. . . actually the size of a coffee table.
Visitors to the New York Public Library admire a newly made book on Michelangelo; its cover is a bas-relief of the artist’s “Madonna of the Steps.”
A day after the official declaration of a national recession, visitors journeyed to the New York Public Library from Atlanta, Palm Beach, Fla., White Plains and Queens to see a $126,000 coffee-table book that is actually the size of a coffee table.
“We have to catch a plane to Florida in half an hour, but we wanted to see the most beautiful book in the world,” said Betty Katarain Rosado, an interior designer from Palm Beach who stood in the cold for 20 minutes waiting for the library to open with her husband, Gilbert, an engineer. They had time for just a glimpse of The Book at its first public viewing in the United States.
O.K.: it’s more than a coffee-table book. The rare, 61-pound book, made recently by hand, was toiled over by scholars, artists and artisans. Called “Michelangelo: La Dotta Mano” (“Michelangelo: The Learned Hand”), the book, an Italian language celebration of his work, cost 100,000 euros (about $126,864) to make in Italy and was donated on Monday to the library, where it will be on view through Monday.
The Rosados oohed and aahed and snapped each other’s photographs with the book when they finally saw it displayed behind Lucite on the western side of the Bill Blass Catalog Room on the third floor. “You’d need your life savings to buy it,” Mr. Rosado said, before racing to La Guardia Airport.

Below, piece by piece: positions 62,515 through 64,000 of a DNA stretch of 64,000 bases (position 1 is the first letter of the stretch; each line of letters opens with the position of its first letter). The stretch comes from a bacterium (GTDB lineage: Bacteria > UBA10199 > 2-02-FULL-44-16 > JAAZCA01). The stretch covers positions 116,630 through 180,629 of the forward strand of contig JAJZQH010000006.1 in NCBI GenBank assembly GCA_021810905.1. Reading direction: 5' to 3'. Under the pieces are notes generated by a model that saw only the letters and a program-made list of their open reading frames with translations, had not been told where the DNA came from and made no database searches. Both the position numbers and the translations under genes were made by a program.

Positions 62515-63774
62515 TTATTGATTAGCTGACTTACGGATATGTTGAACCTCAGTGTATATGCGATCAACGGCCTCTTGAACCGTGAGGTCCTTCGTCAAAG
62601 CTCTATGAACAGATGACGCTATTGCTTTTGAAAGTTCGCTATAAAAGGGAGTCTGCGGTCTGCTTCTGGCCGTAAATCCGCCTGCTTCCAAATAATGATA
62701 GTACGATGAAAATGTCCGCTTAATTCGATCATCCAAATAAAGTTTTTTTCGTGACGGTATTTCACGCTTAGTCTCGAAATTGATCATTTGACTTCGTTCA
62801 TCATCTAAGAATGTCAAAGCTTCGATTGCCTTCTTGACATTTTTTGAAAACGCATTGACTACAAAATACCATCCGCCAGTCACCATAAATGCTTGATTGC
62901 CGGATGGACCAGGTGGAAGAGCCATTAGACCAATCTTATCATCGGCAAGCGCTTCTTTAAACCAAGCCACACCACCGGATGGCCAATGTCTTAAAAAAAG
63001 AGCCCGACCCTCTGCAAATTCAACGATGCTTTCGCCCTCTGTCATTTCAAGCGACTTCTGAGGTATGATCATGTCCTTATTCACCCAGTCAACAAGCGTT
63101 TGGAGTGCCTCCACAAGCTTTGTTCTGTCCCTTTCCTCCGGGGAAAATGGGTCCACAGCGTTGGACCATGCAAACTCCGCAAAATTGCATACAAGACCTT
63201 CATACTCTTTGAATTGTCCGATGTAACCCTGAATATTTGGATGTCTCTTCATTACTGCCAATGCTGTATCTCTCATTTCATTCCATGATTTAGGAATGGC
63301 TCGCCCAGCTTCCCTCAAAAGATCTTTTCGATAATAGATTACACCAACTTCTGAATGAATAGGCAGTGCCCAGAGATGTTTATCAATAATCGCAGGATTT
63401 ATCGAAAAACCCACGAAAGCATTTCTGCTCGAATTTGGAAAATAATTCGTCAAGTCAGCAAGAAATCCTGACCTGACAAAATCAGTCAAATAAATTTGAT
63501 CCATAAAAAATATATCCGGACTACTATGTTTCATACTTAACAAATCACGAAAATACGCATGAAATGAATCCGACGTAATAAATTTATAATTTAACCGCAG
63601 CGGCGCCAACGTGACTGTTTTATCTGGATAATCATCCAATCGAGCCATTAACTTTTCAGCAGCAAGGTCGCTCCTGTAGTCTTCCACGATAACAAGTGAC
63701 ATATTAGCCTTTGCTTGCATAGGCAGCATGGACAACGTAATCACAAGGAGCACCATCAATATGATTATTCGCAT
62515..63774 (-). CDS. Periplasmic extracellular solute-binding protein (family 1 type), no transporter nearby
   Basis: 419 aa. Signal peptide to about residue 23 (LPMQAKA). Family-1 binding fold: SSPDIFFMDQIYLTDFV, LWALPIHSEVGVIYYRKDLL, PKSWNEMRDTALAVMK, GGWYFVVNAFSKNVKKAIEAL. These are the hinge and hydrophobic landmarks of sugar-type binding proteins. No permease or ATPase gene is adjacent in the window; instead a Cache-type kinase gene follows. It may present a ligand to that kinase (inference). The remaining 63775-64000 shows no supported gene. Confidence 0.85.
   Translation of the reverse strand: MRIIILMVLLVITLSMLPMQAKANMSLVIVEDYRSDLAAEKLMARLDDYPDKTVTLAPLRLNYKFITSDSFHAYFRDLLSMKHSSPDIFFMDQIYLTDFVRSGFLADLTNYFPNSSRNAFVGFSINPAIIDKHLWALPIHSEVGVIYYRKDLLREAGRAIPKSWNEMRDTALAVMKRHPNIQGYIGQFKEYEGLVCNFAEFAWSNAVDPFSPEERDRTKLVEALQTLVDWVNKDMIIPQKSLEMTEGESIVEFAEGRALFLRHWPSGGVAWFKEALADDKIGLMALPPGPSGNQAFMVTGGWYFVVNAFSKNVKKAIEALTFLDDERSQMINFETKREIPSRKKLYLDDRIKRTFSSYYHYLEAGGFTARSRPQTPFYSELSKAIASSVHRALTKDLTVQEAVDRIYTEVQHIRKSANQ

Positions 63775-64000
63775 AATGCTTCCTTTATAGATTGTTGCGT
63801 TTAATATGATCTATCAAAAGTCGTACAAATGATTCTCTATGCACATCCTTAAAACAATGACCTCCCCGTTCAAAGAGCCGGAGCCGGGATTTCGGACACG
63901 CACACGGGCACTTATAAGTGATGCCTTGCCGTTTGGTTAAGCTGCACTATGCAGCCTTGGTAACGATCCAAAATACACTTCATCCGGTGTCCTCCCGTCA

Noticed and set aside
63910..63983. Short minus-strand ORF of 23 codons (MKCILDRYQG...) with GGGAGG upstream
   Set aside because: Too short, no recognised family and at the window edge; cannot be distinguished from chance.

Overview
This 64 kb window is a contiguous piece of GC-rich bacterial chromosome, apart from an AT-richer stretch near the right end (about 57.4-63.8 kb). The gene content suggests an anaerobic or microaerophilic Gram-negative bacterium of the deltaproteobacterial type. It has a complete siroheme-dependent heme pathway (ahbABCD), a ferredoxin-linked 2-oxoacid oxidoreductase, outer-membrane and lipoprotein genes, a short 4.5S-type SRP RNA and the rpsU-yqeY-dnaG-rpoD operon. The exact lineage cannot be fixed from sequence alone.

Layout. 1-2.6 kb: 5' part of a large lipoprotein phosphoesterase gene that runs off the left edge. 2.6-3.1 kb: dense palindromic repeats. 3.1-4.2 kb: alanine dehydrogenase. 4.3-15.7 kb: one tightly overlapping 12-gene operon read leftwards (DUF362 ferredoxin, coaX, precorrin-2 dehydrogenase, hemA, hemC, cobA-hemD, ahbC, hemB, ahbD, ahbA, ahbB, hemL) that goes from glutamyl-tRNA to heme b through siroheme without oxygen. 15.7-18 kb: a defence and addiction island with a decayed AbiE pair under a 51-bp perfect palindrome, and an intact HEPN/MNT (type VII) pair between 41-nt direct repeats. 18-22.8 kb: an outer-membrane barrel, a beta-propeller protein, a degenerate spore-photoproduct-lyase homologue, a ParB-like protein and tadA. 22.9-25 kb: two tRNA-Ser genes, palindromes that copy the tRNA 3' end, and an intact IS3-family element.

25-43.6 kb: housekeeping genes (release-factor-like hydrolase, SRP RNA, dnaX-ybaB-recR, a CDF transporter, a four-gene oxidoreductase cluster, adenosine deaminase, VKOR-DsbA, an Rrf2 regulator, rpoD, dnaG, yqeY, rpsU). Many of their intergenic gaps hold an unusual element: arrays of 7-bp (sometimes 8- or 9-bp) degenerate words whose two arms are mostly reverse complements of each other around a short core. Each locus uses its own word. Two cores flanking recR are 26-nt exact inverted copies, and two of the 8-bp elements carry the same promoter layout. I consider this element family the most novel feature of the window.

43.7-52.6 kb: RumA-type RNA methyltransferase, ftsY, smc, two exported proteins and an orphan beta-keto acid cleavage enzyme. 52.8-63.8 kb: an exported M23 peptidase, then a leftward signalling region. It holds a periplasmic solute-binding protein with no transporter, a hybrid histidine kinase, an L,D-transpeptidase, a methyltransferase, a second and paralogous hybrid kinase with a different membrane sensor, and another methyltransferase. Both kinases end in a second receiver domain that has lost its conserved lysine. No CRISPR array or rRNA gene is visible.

Not to be too decadent about it, the cover of the 264-page book — which took months to print and construct employing Renaissance skills — is adorned with a bas-relief depiction of Michelangelo’s “Madonna of the Steps,” sculptured on a piece of white marble from one of the Polvaccio quarries in Carrara, Italy, that supplied stone for the master’s statues.
Its positively sybaritic binding is swathed in red velvet from the same Italian workshop that supplied stage curtains to the Metropolitan Opera and La Scala in Milan. And the book’s photographs and plates of drawings and images of the Sistine Chapel are printed on luxurious paper of pure cotton produced in Italy.
The creation of the book is “a provocation in the age of the Internet,” said Marilena Ferrari, president of FMR, a fine-art publishing house in Italy. “It is important to reaffirm that books are not disappearing.” She also heads the company’s charitable foundation, which donated the book to the library.